Electronic Financial Transactions:

Nova Scotia completed Phase 1 of a three-phase project to introduce direct deposit service for recipients. The User Requirement Document is ready and once year 2000 issues are resolved, Phase 2 (database design) and Phase 3 (programming, testing and implementation) will begin. British Columbia also studied the feasibility of using electronic bank services for collecting maintenance payments, providing coded invoices for payers through selected institutions, depositing payments directly to recipients' accounts, and allowing funds transfer and direct payment through key-account services. Noting that "payers get agitated when they must wait in a long line to make their payments," Prince Edward Island set up a computerized system to allow electronic direct deposit and pre-authorized payments.

In a similar vein, Alberta instituted the use of quick-collect and lock-box services. The financial institution receives all mailed receipts and electronically advises the Department of Justice of the transactions. Western Union provides a confidential payment method for debtors in other countries.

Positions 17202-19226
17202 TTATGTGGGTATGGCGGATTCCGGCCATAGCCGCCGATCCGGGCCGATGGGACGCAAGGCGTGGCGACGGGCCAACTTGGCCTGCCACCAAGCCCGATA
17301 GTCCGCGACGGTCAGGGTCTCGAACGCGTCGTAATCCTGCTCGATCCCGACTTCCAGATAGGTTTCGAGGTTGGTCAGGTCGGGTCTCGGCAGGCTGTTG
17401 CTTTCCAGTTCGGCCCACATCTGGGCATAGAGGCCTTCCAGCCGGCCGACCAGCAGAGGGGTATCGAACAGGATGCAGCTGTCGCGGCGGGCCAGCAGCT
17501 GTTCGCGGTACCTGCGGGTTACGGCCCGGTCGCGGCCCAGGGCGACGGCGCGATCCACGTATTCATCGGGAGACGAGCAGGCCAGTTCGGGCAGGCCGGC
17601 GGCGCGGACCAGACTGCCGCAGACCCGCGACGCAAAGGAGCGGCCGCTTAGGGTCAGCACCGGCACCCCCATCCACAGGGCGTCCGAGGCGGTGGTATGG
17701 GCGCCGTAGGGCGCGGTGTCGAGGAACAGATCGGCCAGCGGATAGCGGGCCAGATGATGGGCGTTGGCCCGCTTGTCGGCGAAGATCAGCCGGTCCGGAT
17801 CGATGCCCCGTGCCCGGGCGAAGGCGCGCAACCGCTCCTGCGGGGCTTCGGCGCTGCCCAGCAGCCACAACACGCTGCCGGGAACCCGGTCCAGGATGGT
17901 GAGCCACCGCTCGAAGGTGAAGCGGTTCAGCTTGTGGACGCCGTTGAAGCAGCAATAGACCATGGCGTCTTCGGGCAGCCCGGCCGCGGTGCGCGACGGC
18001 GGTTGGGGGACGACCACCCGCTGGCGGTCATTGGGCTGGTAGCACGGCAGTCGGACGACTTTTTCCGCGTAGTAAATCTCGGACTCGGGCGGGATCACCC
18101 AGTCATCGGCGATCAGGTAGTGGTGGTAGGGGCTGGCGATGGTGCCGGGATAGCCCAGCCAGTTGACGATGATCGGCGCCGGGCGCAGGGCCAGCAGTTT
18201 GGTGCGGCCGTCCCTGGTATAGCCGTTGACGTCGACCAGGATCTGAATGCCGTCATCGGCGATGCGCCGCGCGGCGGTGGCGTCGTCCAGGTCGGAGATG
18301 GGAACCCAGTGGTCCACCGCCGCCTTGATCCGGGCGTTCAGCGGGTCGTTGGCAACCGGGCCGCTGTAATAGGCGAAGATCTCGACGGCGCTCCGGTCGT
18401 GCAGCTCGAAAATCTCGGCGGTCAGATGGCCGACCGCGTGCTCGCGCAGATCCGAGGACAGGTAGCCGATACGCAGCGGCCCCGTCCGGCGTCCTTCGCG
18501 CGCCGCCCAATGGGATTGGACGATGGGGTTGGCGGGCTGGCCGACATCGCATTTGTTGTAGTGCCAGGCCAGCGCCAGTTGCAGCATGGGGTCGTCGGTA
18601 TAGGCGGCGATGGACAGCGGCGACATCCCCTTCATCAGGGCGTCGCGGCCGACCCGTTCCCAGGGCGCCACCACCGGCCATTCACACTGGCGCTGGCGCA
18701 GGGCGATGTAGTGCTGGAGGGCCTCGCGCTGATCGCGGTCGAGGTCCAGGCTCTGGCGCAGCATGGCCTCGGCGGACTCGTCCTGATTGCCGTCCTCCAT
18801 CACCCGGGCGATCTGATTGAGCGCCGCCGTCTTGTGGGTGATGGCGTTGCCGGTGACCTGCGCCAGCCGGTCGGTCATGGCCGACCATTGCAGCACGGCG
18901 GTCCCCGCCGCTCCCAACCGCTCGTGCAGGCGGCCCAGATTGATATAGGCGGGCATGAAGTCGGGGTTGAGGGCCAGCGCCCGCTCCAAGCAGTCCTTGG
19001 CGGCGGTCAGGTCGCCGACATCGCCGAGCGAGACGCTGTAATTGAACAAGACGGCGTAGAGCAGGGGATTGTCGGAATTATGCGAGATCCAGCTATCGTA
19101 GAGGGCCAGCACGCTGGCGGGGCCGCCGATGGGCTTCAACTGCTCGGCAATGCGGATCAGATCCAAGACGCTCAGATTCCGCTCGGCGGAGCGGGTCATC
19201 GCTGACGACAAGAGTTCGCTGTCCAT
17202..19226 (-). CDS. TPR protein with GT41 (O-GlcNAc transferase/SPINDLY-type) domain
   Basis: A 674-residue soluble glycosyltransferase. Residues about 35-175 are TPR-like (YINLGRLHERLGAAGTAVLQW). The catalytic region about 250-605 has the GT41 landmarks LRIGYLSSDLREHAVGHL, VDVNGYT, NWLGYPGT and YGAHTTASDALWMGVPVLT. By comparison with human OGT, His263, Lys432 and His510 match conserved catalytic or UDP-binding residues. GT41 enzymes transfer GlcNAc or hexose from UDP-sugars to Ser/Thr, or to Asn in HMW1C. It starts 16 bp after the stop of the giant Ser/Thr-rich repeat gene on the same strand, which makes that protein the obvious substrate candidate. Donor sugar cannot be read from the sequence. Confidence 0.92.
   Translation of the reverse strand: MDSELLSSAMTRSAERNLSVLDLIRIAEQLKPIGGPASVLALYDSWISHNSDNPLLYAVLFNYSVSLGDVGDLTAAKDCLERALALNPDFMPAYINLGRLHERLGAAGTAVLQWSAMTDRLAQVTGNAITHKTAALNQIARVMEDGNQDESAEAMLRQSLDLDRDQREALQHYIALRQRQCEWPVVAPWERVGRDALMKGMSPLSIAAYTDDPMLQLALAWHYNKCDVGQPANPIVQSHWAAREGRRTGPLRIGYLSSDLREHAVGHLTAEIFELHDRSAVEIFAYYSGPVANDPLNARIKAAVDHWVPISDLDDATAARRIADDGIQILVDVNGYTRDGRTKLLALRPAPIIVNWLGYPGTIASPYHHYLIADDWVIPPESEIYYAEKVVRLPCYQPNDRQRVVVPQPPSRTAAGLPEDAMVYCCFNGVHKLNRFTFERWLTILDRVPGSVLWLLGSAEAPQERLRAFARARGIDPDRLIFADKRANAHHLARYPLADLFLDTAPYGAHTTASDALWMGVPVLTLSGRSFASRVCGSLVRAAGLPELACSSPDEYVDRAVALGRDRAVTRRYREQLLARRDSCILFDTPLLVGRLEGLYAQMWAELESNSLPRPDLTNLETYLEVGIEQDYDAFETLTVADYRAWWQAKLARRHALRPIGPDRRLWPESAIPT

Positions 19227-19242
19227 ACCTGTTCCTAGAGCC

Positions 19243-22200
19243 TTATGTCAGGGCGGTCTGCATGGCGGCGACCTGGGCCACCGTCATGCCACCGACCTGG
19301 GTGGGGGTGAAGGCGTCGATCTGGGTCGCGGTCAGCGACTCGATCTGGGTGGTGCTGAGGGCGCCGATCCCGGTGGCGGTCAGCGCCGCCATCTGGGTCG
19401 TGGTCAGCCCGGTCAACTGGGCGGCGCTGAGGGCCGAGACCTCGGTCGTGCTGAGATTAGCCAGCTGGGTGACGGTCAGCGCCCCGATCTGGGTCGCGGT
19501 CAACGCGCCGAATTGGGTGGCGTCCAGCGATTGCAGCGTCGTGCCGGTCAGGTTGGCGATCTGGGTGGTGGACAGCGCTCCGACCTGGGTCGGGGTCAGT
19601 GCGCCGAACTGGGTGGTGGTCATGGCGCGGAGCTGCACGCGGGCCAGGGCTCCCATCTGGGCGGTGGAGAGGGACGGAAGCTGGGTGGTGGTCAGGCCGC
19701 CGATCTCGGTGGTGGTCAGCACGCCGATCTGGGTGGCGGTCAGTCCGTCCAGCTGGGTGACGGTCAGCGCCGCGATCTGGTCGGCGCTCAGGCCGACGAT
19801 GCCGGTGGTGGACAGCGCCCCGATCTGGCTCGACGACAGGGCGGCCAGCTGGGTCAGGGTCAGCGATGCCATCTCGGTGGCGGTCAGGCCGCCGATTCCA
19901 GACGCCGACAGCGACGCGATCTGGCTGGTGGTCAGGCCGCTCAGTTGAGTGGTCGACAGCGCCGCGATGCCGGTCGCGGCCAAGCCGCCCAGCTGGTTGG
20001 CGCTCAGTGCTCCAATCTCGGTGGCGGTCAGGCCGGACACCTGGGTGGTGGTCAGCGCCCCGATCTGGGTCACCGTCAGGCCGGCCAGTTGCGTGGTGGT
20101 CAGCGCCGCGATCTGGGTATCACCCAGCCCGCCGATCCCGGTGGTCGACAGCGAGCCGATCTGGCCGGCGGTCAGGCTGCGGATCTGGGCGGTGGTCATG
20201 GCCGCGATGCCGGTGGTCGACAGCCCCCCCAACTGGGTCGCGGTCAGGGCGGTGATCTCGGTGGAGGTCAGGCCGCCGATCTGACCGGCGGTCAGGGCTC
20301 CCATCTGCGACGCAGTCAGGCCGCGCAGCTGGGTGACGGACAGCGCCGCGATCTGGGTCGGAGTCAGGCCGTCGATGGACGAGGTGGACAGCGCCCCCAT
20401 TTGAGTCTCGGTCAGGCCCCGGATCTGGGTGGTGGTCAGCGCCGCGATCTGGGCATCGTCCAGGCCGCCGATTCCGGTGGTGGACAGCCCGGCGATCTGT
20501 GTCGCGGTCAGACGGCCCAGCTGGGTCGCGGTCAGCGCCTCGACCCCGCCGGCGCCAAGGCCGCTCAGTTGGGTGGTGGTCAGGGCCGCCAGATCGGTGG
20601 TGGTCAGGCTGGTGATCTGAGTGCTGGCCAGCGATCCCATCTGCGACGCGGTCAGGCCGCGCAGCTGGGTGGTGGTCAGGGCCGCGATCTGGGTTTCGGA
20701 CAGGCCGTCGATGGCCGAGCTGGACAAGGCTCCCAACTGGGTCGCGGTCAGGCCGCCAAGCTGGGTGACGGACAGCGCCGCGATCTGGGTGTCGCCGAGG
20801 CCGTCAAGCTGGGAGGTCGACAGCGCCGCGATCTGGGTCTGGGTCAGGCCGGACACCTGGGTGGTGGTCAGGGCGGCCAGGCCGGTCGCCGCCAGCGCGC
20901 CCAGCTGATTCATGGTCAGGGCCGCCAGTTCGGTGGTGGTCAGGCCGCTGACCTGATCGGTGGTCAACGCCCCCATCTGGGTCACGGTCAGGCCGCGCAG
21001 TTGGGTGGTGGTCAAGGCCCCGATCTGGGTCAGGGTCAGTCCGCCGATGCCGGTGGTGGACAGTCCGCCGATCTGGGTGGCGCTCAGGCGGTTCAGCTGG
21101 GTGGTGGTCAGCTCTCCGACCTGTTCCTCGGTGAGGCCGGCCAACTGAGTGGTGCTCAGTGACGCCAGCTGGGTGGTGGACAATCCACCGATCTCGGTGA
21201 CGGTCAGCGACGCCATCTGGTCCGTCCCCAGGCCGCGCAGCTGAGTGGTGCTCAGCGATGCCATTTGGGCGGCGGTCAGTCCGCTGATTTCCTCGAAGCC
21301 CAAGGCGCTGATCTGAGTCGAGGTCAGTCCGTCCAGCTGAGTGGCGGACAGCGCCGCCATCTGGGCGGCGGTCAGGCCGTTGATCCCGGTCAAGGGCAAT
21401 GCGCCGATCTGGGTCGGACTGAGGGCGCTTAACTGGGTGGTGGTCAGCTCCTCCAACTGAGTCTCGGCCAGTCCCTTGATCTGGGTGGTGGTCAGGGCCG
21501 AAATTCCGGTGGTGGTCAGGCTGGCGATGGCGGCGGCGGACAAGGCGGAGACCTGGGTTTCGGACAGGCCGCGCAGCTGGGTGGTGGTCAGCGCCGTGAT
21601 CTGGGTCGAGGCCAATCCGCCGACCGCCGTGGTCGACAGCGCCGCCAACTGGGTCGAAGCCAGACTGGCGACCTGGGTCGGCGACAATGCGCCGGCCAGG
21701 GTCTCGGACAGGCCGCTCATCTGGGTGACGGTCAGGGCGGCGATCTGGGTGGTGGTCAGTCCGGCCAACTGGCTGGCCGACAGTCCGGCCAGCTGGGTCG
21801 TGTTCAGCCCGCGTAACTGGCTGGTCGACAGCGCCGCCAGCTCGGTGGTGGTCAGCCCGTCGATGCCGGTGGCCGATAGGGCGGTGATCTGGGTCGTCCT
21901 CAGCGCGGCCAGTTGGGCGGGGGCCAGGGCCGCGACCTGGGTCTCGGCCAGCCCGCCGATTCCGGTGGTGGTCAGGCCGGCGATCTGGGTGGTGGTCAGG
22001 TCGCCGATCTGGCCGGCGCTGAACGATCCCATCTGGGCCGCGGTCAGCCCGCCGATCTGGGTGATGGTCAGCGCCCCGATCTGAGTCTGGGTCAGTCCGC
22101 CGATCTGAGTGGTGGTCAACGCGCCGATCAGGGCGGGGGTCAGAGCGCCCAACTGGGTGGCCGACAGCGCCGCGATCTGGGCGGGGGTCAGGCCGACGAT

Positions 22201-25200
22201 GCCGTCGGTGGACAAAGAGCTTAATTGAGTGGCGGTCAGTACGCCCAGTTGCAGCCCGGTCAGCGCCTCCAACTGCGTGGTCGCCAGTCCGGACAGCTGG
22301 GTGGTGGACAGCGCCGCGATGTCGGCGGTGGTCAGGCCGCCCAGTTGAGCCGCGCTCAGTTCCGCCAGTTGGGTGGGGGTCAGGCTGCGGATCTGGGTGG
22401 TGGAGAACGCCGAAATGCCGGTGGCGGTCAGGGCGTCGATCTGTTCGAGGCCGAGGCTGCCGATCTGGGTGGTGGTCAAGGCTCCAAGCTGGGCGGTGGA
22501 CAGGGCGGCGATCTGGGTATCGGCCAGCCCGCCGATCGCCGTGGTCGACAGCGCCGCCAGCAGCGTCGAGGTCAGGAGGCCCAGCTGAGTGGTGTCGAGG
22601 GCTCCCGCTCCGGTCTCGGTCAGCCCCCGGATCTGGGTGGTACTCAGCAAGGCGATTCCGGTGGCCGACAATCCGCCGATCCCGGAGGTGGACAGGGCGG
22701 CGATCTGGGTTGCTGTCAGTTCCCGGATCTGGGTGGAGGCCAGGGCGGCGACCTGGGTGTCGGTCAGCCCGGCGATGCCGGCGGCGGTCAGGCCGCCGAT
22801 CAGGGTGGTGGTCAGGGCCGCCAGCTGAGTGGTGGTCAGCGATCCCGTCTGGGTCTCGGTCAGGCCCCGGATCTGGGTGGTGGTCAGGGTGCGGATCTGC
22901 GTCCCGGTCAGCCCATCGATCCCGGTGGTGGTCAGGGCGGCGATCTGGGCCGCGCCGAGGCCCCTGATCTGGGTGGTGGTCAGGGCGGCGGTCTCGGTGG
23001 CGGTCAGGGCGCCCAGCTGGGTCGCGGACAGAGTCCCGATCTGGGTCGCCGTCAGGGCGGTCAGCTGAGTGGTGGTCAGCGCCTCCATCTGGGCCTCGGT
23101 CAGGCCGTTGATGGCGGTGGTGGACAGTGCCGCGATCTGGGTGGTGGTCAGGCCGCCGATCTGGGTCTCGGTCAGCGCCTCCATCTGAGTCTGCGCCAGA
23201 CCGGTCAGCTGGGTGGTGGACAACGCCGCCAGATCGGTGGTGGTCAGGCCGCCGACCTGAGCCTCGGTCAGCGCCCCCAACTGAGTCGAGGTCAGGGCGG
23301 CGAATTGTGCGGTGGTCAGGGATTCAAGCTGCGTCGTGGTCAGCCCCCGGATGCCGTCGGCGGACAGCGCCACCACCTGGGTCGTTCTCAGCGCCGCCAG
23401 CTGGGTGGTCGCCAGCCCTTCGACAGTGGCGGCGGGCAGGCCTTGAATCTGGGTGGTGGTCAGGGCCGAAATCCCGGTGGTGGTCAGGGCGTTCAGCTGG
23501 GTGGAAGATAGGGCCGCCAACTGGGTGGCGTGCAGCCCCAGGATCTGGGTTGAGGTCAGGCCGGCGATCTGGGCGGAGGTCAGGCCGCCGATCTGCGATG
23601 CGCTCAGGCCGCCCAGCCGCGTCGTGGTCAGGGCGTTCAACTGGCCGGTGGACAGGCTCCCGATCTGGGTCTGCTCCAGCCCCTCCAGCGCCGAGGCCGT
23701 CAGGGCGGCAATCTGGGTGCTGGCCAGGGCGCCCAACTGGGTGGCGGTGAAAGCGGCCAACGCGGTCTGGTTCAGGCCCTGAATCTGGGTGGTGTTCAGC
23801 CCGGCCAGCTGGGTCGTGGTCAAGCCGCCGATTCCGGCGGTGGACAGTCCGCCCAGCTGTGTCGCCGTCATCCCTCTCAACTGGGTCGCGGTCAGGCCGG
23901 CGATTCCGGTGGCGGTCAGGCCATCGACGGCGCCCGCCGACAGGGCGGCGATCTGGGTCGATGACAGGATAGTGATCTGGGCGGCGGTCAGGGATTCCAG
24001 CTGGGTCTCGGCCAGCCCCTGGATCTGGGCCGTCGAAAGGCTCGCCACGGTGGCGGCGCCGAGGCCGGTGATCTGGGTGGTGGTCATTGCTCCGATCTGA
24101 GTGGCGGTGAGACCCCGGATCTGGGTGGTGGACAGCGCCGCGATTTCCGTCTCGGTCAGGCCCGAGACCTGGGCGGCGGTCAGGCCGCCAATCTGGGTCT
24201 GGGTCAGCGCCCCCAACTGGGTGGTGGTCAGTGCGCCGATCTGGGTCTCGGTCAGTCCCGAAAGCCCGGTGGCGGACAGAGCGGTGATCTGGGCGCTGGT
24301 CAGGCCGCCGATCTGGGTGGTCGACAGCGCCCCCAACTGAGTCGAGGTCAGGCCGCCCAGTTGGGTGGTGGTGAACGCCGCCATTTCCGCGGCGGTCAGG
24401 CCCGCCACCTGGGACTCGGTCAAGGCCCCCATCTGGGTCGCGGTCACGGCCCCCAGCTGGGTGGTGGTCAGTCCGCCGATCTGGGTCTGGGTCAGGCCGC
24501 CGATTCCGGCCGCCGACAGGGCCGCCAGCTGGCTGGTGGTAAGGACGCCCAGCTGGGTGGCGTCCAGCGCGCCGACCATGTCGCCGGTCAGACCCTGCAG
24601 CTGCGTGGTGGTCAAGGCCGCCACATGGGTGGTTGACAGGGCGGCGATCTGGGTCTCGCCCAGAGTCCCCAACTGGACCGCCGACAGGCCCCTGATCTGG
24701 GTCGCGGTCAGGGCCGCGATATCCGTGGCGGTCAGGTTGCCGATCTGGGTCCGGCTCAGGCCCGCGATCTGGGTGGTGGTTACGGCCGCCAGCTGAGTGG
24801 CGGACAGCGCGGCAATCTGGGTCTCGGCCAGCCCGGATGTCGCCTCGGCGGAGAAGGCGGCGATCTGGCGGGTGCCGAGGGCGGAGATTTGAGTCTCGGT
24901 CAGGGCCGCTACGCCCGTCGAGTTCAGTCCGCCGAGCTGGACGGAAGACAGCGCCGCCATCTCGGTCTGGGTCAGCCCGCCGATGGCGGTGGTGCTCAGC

New Enforcement Measures:

New Brunswick invested Fund resources to study the effectiveness of motor vehicle licence suspension as a tool in maintenance enforcement. The study also examined opportunities to deny other licences, such as hunting licences, to motivate parents to comply with support orders. The province's work in this area included a review of the legislation and experience of provinces and territories that have implemented licence-denial schemes and an exploration of implementation options and costs. If these studies suggest that licence denial would be effective and feasible, the New Brunswick Department of Justice will apply to their government to launch such a program.